Marking one hundred days after Yolanda (Haiyan) struck Samar and Leyte, members of People Surge trooped to Metro Manila to highlight their situation and bring their petition for financial assistance and a stop to the “no-build-zone” policy affecting many coastal communities.
People’s Surge was formed last January 24 to 25 in Tacloban City when more than 13,000 protesters mobilized in downtown Tacloban to demand government action on the plight of the affected victims in the region. That was one of the biggest mass demonstration seen in Eastern Visayas in recent years. One of their main demands was a demand for P40,000 financial assistance for families that were affected by the typhoon.
Sister Edita Espolor, spokesperson for People’s Surge, pointed out that more than three months have already passed and people of Eastern Visayas are still in need of, and are still demanding, food, livelihood, housing and social services. She echoed the uncertainty that the people in the region are feeling happy, contented and at peace as many victims are still struggling under their very difficult situation until now.
They are coming to Manila to assert that government planners should put the people at the center of any post-Yolanda rehabilitation plan. Despite an estimated cost of P360 billion by the National Economic and Development Authority, a clear plan for recovery and reconstruction is still not at hand. What they hear about are big plans for public-private partnerships between big foreign and local businesses that are eyeing projects in the area.
People Surge made its own study on the estimated damage of typhoon Yolanda in Eastern Visayas and lists the following: more than two million farmers and fisherfolk were affected and total agricultural damage estimates reach up to P 64 billion. As more than 80 percent of the population in the area is reliant on agricultural activity, Yolanda’s destruction is being shouldered directly by the peasants affected by the storm.
Sr. Espolor said that the rural poor who are already living at subsistence level are being forced deeper in poverty with no foreseeable income in the future. Urban poor families are barred from returning to their communities due to the “no build zone” policy and are crammed into substandard bunkhouses. Espolor noted that many of these bunkhouses are not finished as of today.
Worse, the “no build zones” where the urban poor in Tacloban is being denied entry are the same areas where supposed investment zones are being offered to big business and inventors. Taken under this light, these “no-build zones” are just being used to clear the area not for safety’s sake but for other interests.
Mangrove specialist Prof. Jurgenne Primavera pointed out in a forum at UP Diliman last year that coastal protection should involve not only hard engineering—seawalls, levees and breakwaters—but should also include rebuilding beaches and mangrove forests as well. She further pointed out that despite the many greenbelt laws that require buffer zones facing the open sea and riverbanks, “pond after fishpond in monotonous succession with hardly any relief of green” are more the norm than compliance with the law.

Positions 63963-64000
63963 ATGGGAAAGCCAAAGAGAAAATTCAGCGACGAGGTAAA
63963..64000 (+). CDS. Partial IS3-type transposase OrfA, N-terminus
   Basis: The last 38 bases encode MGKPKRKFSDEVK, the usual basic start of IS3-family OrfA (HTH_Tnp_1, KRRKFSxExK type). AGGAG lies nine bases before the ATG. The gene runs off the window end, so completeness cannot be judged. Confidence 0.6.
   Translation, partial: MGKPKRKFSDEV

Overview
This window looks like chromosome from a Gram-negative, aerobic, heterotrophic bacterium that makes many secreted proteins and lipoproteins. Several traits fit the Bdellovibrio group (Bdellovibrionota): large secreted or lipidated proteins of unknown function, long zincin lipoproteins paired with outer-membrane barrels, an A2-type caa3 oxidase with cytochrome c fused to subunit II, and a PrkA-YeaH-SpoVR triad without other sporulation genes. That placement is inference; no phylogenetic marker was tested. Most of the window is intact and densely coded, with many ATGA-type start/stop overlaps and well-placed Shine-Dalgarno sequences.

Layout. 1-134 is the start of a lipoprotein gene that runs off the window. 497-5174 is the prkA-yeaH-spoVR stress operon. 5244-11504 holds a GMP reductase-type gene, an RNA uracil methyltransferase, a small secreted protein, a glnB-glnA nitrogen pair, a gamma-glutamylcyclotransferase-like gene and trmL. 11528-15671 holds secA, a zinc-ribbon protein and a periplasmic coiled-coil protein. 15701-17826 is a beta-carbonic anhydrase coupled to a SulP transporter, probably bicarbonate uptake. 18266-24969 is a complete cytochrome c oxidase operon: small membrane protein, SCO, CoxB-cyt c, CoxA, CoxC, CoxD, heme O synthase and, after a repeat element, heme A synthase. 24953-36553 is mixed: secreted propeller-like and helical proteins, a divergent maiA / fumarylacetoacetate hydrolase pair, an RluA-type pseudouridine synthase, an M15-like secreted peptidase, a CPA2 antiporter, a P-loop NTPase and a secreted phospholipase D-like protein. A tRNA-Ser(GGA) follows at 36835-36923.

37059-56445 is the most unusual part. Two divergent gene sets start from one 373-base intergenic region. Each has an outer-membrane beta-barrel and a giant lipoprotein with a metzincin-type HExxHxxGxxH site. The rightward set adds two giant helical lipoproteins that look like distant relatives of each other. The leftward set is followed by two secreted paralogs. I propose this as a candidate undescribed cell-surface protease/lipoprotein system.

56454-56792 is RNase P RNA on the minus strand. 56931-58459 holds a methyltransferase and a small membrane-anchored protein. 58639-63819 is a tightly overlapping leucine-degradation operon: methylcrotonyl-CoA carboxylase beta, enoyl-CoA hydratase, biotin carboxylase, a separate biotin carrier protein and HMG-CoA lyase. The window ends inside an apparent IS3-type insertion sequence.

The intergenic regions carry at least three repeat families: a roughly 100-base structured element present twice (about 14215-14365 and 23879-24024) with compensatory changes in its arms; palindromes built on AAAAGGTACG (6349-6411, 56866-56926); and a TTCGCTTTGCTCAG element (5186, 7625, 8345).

In considering the overall rehabilitation of the area, the government should not hide behind the no-build zones in driving away urban poor families from their communities as they have not given any alternative free housing for them before—and after—Typhoon Yolanda. Worse, government has allowed many reclamation activities in Manila Bay and other areas in direct contradiction to its supposed no-build zone policy.
Professor Primavera has one suggestion in an opinion piece she wrote some months ago. She suggests that government purchase land for the resettlement of low-income fishers and other coastal folk with no resources to move out of harm’s way.
Before they are driven away from their lands, government should first ensure alternative housing, jobs, access to resources and support for our displaced people rather than their one-minded view of just clearing them away for the supposed investors to come in.
A more comprehensive study on how to put up buffer zones against these storm surges and flooding should be done before blindly driving people away especially those that were left with nothing because of Yolanda. In the immediate, Sr. Espolor suggests that government first ensure the food security of the peasants by promoting quick-growing cash crops so they could recover lost income and to provide the necessary agricultural assistance to sustain them in the long term.
Sr. Espolor and her companions tried to bring this to Malacañang in a letter but many of them were denied entrance to the Palace. This is accompanied by petition papers that were signed by more than 17,500 individuals. The same cold welcome happened in Leyte where members of People Surge pressed for a dialogue with the authorities tasked for rehabilitation of the region. Despite beng tasked by the President to head the task force for Eastern Visayas, reports say that no dialogue took place between Secretary Jericho Petilla since he was “too busy and can only meet them in March.”
If the government keeps to this mindset of pushing the people of Eastern Visayas away from participating in the planning and implementation of the rehabilitation of their area, the large mobilizations in Tacloban is a portent of the aptly named people’s surge that might come.